Reuters has reported that shares of Whiting Petroleum Corp., Continental Resources Inc., and other top crude oil producers in the Bakken shale formation plunged on Jan. 2 after a US government agency said that oil produced there may be extra flammable.
On Jan. 2, the Pipeline and Hazardous Materials Safety Administration, which is part of the US Department of Transportation, stated that oil extracted from the Bakken shale formation "may be more flammable than traditional heavy crude oil."
Whiting and Continental, the largest Bakken producers, saw their shares fall more than 3.5% after the announcement. Shares of Oasis Petroleum Inc., Kodiak Oil & Gas Corp., and Northern Oil & Gas Inc. saw similar drops. Crude oil prices also fell, contributing to the decline.
The agency's warning came three days after a BNSF train carrying crude oil collided in eastern North Dakota with another train carrying grain. The resulting explosion led to the temporary evacuation of a nearby town and added to the growing concern about the safety of oil-by-rail shipments. Last July, a runaway oil train, which originated in North Dakota, derailed and exploded in a small town in Quebec, Canada, killing 47 people.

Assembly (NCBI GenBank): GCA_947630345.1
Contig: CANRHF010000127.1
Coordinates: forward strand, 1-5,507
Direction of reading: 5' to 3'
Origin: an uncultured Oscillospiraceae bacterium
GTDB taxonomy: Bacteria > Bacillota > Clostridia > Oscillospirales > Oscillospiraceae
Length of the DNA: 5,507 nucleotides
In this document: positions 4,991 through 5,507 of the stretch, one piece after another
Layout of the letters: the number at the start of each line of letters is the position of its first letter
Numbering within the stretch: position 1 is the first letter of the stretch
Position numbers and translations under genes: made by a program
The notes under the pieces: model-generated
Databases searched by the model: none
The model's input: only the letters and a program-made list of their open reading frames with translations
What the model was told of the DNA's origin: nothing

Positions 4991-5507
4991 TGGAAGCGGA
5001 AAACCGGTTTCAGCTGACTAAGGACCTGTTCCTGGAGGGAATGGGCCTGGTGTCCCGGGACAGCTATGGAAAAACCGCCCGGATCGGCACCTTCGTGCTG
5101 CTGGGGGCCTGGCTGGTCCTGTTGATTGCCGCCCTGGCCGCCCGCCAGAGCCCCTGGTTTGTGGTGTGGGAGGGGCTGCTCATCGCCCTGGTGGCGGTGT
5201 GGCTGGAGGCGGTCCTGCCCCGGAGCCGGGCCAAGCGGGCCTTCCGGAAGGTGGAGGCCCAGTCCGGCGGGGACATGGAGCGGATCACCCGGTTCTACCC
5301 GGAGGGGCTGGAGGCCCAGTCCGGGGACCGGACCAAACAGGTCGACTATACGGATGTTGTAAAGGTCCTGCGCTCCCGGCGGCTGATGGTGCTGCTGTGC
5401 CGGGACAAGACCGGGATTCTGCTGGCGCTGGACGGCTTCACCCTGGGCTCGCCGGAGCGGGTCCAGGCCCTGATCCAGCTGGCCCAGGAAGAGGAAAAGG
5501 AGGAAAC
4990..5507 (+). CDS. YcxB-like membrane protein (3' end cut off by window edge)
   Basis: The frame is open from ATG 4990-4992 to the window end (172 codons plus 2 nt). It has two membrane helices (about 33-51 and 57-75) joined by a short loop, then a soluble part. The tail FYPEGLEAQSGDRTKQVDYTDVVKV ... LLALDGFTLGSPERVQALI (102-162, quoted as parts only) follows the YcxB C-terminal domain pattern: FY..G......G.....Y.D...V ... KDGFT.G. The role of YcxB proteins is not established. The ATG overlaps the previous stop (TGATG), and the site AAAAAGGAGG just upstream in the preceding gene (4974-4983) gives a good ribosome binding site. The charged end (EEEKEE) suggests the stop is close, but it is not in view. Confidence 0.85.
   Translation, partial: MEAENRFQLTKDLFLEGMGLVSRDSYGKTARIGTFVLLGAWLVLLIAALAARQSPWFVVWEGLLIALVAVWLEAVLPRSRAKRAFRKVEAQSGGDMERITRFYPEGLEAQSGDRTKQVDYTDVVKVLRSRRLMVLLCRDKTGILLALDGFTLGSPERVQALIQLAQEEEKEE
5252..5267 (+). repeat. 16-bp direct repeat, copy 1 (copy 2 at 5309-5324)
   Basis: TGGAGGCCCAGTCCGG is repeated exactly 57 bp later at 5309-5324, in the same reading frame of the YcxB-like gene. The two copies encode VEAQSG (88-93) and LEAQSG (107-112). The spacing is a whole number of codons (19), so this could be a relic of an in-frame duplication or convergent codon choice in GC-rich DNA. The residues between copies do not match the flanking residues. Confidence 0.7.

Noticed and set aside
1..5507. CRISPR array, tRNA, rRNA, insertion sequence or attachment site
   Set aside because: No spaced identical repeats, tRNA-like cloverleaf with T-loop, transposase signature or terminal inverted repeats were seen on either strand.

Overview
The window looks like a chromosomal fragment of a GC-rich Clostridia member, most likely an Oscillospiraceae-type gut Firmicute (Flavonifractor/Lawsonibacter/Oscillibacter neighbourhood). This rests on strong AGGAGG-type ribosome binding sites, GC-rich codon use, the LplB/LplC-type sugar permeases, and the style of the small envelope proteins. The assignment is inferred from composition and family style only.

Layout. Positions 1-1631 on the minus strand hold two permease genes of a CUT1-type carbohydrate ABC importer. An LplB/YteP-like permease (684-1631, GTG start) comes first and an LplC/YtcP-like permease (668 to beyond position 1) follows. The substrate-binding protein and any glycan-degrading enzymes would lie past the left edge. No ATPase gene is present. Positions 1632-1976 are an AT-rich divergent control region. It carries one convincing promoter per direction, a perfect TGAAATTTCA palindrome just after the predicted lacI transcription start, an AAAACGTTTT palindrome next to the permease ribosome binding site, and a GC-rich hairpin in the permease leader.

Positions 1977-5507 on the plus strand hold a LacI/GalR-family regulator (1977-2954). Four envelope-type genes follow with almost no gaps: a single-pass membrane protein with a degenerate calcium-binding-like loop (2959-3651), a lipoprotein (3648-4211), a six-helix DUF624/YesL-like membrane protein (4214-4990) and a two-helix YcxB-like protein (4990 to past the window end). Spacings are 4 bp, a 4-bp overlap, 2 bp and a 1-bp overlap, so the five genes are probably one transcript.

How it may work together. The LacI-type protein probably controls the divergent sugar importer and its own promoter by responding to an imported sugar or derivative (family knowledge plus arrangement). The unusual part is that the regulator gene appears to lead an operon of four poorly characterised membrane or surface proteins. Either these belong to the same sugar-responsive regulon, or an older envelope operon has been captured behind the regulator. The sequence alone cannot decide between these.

Ron Ness, head of the North Dakota Petroleum Council, commented that the US government should consider updating transportation regulations that currently put crude oil in the same category as ammonia and other chemicals for safety standards. Oil producers are not responsible for their product once it is loaded onto railcars, a process that typically comes as sale of the oil is finalized. Logistics companies often buy oil from producers and arrange to have it shipped via rail or other means, before selling it to the end user.
"When the train leaves the station, (the oil) is in someone else's hands," Ness said.